NEW YORK (AP) - Publishing company McGraw-Hill Cos., which owns the Standard & Poor's corporate credit rating firm, says it will cut 550 jobs at its education arm and freeze all employees' pensions next year as part of a plan to split into two companies.
At the education business, McGraw-Hill said Wednesday that it will cut 20 percent of executive positions and 10 percent of the workforce overall, making most of the reductions by the end of this year.
The company said in September that it will split into McGraw-Hill Financial and McGraw-Hill Education. The move followed a yearlong review of the company's business.
New York-based McGraw-Hill suggested that it expects more job cuts in advance of the company's separation, saying it will look to "realign administrative support for a leaner overall cost structure."
The education business job cuts come as management looks to move toward a subscription-based model. McGraw-Hill said it plans to make further investments in its education business to create digital products and services.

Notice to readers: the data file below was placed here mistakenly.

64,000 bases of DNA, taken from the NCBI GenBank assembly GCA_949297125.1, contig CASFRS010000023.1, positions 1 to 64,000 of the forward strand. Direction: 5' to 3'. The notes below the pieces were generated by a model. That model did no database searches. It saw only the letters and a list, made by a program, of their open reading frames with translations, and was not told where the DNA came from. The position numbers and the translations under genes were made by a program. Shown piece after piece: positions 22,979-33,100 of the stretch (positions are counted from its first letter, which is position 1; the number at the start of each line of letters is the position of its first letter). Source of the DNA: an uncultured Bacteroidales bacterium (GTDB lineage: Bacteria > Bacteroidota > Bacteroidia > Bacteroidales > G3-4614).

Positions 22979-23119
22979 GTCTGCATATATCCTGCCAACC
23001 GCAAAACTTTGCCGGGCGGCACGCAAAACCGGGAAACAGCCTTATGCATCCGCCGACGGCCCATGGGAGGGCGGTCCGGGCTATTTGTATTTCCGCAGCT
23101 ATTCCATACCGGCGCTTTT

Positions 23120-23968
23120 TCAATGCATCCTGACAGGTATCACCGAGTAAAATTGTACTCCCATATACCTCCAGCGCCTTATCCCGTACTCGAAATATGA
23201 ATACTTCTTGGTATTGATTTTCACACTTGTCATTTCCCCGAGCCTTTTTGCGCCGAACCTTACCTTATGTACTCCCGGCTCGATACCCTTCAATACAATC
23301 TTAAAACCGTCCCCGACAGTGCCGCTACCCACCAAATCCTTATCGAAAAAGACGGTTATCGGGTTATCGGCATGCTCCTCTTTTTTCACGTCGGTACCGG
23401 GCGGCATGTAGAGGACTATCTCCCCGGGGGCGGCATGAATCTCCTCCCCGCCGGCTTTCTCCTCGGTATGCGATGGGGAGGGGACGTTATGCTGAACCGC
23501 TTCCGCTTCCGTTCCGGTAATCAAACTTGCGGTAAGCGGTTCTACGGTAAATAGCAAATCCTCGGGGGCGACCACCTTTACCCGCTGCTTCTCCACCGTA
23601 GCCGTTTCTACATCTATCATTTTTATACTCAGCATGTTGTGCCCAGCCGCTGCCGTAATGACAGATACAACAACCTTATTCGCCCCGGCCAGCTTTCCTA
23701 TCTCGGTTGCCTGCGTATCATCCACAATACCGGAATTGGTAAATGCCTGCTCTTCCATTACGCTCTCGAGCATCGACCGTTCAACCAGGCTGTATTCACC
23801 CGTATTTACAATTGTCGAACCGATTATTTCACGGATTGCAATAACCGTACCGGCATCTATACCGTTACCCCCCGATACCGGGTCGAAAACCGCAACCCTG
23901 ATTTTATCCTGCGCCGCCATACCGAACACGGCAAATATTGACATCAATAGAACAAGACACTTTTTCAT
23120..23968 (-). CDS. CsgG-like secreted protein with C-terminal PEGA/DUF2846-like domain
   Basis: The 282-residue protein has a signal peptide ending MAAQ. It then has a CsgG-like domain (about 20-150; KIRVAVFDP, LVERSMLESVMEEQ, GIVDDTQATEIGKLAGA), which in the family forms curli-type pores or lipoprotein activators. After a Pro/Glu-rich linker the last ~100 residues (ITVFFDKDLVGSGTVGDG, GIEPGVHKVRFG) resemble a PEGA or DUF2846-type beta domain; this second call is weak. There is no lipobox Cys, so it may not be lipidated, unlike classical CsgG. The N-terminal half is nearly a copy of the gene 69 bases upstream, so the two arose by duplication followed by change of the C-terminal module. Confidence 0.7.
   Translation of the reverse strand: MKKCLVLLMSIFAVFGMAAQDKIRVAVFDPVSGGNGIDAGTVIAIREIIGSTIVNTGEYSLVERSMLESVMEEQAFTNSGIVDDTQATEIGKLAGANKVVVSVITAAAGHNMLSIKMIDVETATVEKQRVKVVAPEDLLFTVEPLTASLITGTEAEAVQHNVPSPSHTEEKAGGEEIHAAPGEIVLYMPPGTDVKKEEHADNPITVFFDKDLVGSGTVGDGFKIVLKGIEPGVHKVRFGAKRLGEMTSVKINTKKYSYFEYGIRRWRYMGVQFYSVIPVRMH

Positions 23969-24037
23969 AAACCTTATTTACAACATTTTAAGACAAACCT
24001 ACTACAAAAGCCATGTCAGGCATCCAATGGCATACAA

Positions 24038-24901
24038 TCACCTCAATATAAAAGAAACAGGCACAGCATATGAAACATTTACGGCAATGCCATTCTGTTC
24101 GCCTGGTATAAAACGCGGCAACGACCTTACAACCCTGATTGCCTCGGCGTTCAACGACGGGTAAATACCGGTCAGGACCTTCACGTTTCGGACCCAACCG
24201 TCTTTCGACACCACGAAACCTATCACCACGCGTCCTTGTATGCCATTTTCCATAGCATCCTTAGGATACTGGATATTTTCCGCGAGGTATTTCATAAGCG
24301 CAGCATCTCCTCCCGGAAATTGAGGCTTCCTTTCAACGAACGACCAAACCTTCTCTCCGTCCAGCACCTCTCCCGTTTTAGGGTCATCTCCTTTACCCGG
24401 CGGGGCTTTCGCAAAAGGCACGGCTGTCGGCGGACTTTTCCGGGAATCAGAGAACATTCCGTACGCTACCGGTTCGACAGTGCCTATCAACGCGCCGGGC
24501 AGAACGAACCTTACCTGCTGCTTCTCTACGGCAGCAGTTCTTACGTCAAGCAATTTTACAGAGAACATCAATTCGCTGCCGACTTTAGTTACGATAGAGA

The changes announced Wednesday also include freezing the company's defined-benefit pension plan on April 1 and moving toward market-competitive offerings.
Freezing the pension will make its retirement plan costs more predictable, limit future financial liabilities and better position the company to grow and compete, McGraw-Hill said.
The company also is launching a $500 million accelerated share repurchasing program that builds on a $1 billion share buyback plan it outlined in September.
All told, the job cuts and other moves will translate into roughly $50 million in annual savings, placing the McGraw-Hill on track to save more than $100 million in costs, the company said.
McGraw-Hill also said it expects to take a restructuring charge in the fourth quarter.
Shares ended regular trading down 61 cents at $42.14 on Wednesday.